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Will Singapore’s PSA become a lucky mascot for Kolkata port?

Kolkata port’s revival has been led by a container loading facility run by Singapore’s PSA International Pte Ltd, the world’s biggest container terminal operator fully owned by Temasek Holdings Pte Ltd, Singapore’s state-run investment firm. Photo: Bloomberg Premium
Kolkata port’s revival has been led by a container loading facility run by Singapore’s PSA International Pte Ltd, the world’s biggest container terminal operator fully owned by Temasek Holdings Pte Ltd, Singapore’s state-run investment firm. Photo: Bloomberg

Port officials say the new container handling equipment erected by PSA, higher productivity were making a difference to the way customers are looking at Kolkata port

In dire straits since 2008, Kolkata port, India’s oldest and only riverine port, is showing signs of revival. In the first five months of the fiscal year that began in April, Kolkata port loaded 21.264 million tonnes (mt) of cargo, a 23% increase over the same period last year. Only two more ports out of the 12 owned by the Indian government have grown at over 20% during the April-August period—V O Chidambaranar port and Mormugao port.

Kolkata port is India’s biggest revenue-earning state-owned port; yet, it is a loss-making entity. In 2014-15, Kolkata port loaded 46.292 mt of cargo, generating a revenue of 1,867.69 crore, but it ended with a loss of 68.46 crore, its third straight yearly loss. The port reported losses of 298.22 crore in 2012-13 and 70.23 crore in 2013-14.

Kolkata’s revival has been led by a container loading facility run by Singapore’s PSA International Pte Ltd, the world’s biggest container terminal operator fully owned by Temasek Holdings Pte Ltd, Singapore’s state-run investment firm. During April-August, the PSA terminal, which started operations on a 10-year contract in November 2014, loaded 267,000 twenty foot equivalent units, or TEUs, up from 255,000 TEUs a year earlier. Kolkata is now India’s third biggest state-owned container port after Jawaharlal Nehru port and Chennai port. A TEU is the standard size of a container and a common measure of capacity in the container business.

As a mark of confidence in Kolkata port, two top logistics firms—Allcargo Logistics Ltd and Transworld Group—leased 17 acres and 4.5 acres of land, respectively, at the port through a public auction a few days ago to start container freight stations (CFS)—an off-dock facility licensed by the customs department that serves the container terminal by clearing container cargo. The planned CFSs will add to the four already servicing Kolkata port.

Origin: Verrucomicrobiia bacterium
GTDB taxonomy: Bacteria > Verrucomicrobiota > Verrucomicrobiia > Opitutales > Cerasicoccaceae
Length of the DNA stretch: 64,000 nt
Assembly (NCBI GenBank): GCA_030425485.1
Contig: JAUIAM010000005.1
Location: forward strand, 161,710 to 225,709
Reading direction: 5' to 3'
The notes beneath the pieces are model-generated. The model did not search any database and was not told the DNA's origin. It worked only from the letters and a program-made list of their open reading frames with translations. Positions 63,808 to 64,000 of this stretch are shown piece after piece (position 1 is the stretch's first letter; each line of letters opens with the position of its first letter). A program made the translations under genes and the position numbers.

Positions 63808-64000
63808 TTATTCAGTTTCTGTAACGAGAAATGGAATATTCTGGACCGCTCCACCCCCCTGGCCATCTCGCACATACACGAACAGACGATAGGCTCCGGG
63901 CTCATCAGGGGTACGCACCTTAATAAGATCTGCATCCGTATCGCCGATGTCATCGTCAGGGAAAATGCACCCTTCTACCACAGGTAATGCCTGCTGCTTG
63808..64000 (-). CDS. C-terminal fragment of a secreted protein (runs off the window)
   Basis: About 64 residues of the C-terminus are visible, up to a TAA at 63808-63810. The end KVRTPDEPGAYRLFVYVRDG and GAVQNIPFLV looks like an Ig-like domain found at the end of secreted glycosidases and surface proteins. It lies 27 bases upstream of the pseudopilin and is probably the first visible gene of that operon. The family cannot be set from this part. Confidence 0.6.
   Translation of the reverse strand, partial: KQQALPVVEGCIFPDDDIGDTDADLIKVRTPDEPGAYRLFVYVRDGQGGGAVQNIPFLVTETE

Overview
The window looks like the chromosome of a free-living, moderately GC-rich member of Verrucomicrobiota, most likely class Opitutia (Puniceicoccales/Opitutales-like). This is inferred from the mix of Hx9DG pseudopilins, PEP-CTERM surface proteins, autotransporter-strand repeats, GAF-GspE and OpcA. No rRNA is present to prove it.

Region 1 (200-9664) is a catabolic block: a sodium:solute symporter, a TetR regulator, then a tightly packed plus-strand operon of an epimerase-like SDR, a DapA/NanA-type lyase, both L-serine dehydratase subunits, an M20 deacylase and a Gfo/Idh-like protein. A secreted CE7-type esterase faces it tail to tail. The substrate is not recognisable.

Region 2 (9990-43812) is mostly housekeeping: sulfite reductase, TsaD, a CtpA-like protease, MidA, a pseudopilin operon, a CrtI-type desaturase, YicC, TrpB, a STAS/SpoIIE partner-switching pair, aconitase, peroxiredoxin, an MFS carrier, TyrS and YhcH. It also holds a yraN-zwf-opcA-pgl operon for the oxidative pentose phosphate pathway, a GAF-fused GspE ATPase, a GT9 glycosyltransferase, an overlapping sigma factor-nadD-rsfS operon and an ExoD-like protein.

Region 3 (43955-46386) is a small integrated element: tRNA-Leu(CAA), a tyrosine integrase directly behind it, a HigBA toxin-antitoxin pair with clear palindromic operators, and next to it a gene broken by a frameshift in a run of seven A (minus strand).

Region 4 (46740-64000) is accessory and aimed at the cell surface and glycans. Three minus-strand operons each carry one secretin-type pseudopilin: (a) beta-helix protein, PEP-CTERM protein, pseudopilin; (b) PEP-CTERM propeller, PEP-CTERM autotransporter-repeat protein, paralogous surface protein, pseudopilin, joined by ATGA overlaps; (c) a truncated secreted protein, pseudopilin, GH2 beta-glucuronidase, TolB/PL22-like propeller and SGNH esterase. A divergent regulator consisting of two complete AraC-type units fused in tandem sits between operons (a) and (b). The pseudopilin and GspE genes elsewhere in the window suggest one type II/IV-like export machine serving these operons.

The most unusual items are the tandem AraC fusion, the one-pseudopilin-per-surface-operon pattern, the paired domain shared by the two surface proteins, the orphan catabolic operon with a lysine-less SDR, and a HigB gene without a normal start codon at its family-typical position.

Kolkata port has vast tracts of unused land, some 3,765 acres—the largest such unutilized land among the 12 ports.

The port’s hinterland (cargo originating and destination area) covers West Bengal, eastern Uttar Pradesh, Bihar, Jharkhand, Madhya Pradesh, Assam and the North East hill states. Four neighbouring countries—Nepal, Bhutan, Myanmar and Bangladesh—also fall in the hinterland of Kolkata port.

Kolkata’s finances will also benefit from a decision to auction permits to shore handling agents at its dock complex in Haldia to load and unload cargo on a revenue share basis. So far, the shore handling agents were issued permits by collecting an annual licence fee. The agents were not obliged to share any revenue with Kolkata port. The port has two docks—one in Kolkata and the other in Haldia.

Out of the 46.292 mt of cargo handled by Kolkata port in 2014-15, about 20 mt were handled by such stevedores and shore handling agents. While Kolkata has concluded the auction to pick shore handling agents at its Haldia dock complex, a similar process will be flagged off at Kolkata dock shortly, following a policy finalized by the shipping ministry for all the 12 state-owned ports. This will boost the revenue of Kolkata.

Port officials admit that the new container handling equipment erected by PSA, higher productivity and the brand name of the Singapore firm were making a difference to the way customers are looking at Kolkata port to ship their containers.

The revival sign is an indication that the worst days are behind Kolkata, say port officials. But the port that is closely linked to the British Empire when it ruled India (the port built by the East India Company was the premier port in British India) continues to grapple with legacy issues such as some 35,000 pensioners and about 7,500 employees, who soak up most of the revenue earned by Kolkata port.

The port’s revival over the long term also hinges to a large extent on the commercial utilization of the huge tracts of land lying unused. In this, Kolkata will benefit from the guidelines issued by the shipping ministry for land management by the 12 state-owned ports that seek to ensure that land resources fetch the maximum value when it is licensed/leased to private firms through auctions.

It would also help if Kolkata port authorities can find a way to cut the huge money spent on maintaining the port’s channel. It spends about 350-400 crore every year just to maintain the water depth at the current level of 7-7.5 metres and the dredging bill is fully funded by the Indian government that owns the port. The port, as such, is easily India’s biggest dredging customer.

In May, India and Bangladesh signed an agreement on coastal movement of goods between the two nations. Indian ports, mainly Kolkata, which serves as a trans-shipment port for Bangladesh cargo will derive benefits by way of enhanced volumes as a result of the Indo-Bangladesh coastal trade. Bangladesh is now India’s largest trade partner in South Asia. Kolkata and PSA have a lot to look forward to.

P. Manoj looks at trends in the shipping industry.

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